FRESNO (AP) — Scientists are seeing promising signs that salmon can thrive in a restored California river.
The Fresno Bee reports Chinook salmon successfully spawned, laying eggs in the San Joaquin River that incubated and hatched into tiny fry as the sexually mature fish died, part of the species’ unusual life cycle.READ MORE: 1 Person In Custody After Man Found Dead In Sacramento County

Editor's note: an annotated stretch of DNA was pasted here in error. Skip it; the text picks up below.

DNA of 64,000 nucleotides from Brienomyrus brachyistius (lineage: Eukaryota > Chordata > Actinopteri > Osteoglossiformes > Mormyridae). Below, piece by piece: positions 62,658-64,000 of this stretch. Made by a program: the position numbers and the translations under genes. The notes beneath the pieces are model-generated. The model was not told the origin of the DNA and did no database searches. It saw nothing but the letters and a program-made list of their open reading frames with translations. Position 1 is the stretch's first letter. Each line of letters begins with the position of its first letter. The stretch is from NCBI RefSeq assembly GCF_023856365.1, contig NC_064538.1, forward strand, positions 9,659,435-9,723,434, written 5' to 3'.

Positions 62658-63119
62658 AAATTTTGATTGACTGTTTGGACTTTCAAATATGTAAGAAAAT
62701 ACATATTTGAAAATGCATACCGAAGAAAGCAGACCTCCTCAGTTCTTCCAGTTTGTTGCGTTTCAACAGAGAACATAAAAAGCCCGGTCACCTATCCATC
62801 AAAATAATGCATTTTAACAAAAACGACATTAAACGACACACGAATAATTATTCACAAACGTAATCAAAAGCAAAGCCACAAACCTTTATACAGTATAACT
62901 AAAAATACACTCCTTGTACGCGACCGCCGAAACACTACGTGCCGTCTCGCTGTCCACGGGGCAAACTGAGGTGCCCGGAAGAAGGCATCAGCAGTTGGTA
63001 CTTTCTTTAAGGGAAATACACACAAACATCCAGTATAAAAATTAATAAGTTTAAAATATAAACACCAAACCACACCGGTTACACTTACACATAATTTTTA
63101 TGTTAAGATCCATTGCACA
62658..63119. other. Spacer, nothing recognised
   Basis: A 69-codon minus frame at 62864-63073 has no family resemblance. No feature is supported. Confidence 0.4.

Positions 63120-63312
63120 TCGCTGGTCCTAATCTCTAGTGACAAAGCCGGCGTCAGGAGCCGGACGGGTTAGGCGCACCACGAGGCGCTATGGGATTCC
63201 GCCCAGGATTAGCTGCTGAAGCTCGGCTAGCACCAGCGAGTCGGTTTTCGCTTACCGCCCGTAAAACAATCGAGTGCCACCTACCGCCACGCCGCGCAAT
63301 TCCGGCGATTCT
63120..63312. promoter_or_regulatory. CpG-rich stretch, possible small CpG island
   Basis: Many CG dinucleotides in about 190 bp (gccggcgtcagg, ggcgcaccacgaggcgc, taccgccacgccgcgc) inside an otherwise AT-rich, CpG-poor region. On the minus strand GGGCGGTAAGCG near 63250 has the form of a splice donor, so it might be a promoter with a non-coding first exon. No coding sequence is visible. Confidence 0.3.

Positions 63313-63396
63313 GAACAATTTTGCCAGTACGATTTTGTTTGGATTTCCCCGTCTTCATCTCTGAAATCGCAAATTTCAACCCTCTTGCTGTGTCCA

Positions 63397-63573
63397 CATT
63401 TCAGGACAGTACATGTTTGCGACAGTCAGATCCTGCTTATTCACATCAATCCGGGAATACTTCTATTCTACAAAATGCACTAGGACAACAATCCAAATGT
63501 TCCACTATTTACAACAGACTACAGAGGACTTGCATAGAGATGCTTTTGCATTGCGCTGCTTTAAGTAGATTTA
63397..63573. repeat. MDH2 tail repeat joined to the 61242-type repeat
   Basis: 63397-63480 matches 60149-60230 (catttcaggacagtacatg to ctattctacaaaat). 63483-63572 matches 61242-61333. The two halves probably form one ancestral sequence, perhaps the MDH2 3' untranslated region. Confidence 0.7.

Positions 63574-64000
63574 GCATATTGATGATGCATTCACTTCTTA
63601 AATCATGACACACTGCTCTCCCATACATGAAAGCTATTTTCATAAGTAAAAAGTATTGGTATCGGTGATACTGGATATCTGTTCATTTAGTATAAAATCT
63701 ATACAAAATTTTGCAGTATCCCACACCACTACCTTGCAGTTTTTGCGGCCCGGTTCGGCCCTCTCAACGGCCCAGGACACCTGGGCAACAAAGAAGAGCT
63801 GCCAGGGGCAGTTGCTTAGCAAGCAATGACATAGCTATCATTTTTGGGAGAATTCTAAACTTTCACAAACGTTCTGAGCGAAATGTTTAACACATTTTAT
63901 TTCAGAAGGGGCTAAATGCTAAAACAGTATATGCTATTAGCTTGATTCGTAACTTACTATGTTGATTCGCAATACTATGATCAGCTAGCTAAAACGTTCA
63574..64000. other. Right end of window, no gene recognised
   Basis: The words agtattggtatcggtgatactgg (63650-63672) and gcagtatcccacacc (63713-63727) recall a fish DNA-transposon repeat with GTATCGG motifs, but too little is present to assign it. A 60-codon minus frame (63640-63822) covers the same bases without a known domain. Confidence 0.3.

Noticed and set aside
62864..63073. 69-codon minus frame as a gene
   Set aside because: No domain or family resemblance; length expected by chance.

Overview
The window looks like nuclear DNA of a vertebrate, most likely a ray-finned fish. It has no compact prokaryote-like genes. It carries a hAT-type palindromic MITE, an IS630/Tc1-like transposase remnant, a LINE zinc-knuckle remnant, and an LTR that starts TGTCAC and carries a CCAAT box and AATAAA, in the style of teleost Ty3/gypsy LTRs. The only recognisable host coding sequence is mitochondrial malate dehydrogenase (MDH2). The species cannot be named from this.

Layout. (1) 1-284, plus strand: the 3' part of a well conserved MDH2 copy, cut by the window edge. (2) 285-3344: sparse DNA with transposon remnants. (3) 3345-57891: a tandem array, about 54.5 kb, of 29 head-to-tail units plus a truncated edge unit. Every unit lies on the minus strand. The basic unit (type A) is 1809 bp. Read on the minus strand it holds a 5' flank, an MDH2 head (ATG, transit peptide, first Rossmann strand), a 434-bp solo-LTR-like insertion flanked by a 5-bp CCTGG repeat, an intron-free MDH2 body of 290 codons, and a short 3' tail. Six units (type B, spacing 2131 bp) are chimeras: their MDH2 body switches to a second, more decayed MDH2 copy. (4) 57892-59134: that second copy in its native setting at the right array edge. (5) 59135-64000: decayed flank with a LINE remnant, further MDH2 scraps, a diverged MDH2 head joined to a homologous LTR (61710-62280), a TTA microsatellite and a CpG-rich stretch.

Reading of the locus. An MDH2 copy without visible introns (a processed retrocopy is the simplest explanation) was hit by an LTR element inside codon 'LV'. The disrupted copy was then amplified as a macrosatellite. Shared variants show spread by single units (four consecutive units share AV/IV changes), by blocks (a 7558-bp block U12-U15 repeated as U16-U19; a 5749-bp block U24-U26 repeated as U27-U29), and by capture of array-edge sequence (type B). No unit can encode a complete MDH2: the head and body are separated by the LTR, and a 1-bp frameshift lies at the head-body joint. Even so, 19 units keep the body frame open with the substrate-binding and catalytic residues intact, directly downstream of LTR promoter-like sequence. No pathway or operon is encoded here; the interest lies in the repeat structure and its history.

Biologists working with the U.S. Bureau of Reclamation’s San Joaquin River Restoration Project began catching the juvenile fish in traps in November and December.READ MORE: 81 Pounds Of Meth, 11 Pounds Of Fentanyl Tablets Found After CHP Pulls Over Speeding Car
It was the first time in 60 years that spring-run Chinook successfully reproduced in the San Joaquin, which for years has remained one of the nation’s most endangered rivers.MORE NEWS: Gov. Newsom Pushes Full California Public School Reopening by Fall As Many Districts Resist
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